Parler Is Still Dead

Of all the multiplying modes of online censorship displayed over the past four years, and especially over the past few months, two stand out: The deplatforming of a U.S. President by Twitter and Facebook, and the deplatforming of an entire platform, Parler, by Amazon Web Services.

Parler’s case illustrates the vacuous absurdity of the glib libertarian refrain “the free market will ensure free speech.” Content producers on YouTube are routinely deplatformed after finally becoming, after years of hard work, barely able to make a living. It is absurd to think these micro-players will just automatically rebuild their audiences and remonetize their work on some alternative platform. Even if they could rebuild their audience overnight, where can they go? YouTube controls 90 percent of the U.S. market. Ninety percent. Small producers aren’t going to build their own platform. And the alternative platforms they might migrate onto, all of them combined, only offer one-tenth as many viewers.

Yet Parler’s case is even harder. This company potentially has access to millions in additional financing, if not tens of millions, which they can invest in building a new platform that doesn’t depend on the global online hosting resources of Amazon. But with over ten million users and the potential to rapidly grow by at least one order of magnitude, only the biggest hosting services can accommodate Parler. That’s a small list, headed by Amazon, followed by Google Cloud, Alibaba, IBM, and Cloudflare. And barring a breakthrough that we would have heard about by now, none of them will do business with Parler.

Parler’s website has been reduced to a splash page, offering hopeful updates. The company’s initial expectation was they would be back up in a few weeks. That didn’t happen. Then, only a few days ago, co-owner Dan Bongino told Fox News that Parler would be back up by February 8. They’re not.

A Big Tech media mouthpiece, Fast Company, recently published an article that describes the technical challenges facing Parler. Quoting from the article:

“If Parler didn’t want to risk being dropped by another web host, it could alternatively set up its own in-house servers. That’s what the far-right social network Gab did after getting dropped by its hosting provider, Joyent, in 2018. After relying on a different host for the following two years, Gab announced last September that it had built its own infrastructure instead. But going that route is even more burdensome than relying on a smaller host. Again, Parler would have to work out all of the areas where its code expects to hook into Amazon Web Services in particular, and it would have to rebuild many of the tools that Amazon had provided as part of its service. On top of all that, Parler would have to pay for the actual servers, wait for them to arrive, and employ enough engineers to actually configure them.”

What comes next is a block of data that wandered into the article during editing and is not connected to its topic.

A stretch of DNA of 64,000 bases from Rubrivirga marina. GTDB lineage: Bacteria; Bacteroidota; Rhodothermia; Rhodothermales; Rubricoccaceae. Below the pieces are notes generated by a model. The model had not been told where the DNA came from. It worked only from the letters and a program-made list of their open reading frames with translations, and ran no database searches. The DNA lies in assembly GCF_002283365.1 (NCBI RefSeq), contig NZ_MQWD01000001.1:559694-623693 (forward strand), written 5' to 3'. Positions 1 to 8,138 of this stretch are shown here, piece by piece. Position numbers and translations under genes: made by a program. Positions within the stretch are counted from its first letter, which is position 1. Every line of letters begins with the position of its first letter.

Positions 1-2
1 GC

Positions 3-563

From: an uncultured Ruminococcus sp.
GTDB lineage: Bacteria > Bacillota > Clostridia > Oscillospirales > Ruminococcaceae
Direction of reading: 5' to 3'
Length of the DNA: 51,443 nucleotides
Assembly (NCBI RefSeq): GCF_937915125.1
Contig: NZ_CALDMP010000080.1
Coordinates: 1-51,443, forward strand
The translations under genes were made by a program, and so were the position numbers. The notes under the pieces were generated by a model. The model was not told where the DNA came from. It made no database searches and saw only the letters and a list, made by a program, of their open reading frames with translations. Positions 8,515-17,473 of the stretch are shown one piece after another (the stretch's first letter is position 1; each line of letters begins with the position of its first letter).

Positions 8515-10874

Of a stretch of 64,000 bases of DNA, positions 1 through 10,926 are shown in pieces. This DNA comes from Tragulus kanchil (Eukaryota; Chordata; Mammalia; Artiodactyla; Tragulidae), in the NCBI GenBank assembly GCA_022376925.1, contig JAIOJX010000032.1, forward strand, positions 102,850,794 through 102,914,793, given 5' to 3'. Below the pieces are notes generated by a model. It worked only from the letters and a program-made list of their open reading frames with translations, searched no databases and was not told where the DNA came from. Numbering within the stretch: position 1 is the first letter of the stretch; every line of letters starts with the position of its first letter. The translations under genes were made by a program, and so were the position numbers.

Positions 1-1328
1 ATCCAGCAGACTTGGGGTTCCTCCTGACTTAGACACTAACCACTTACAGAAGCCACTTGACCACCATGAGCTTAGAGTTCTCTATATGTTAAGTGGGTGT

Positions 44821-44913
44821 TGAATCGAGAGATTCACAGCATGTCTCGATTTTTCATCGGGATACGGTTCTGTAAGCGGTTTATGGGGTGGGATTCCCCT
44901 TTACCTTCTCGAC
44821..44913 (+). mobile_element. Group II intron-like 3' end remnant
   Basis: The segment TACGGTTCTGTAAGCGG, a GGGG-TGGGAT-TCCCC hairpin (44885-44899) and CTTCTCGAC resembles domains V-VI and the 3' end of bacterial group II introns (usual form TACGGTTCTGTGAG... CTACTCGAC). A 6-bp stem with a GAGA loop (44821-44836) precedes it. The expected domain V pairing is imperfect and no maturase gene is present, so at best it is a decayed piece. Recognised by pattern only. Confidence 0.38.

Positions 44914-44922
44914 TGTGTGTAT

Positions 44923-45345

If technical challenges weren’t enough, there have also been management shakeups, with Parler’s CEO and co-founder John Matze terminated on January 30 by the company’s board of directors.

If Parler reappears anytime soon, it will be against all odds. Don’t hold your breath.

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Parler is Dead

The destruction of Parler by Google, Apple, and Amazon is a harbinger for what is to come. The sad reality, moreover, is that the tech giants have still used only a fraction of their power. Manipulating search results, throttling up or down various Tweets or Facebook posts or YouTube videos, even deplatforming, was only the prelude. Now it has been shown that the tech companies are willing to deny hosting services.

As discussed in a useful article published by ZD Net, a website that covers technology business, there are only a handful of hosting and cloud providers that have the capacity to host large websites. Amazon is one of the biggest, and as Parler CEO John Matze has acknowledged, the other big hosting services are reluctant to defy Amazon and accept Parler’s business.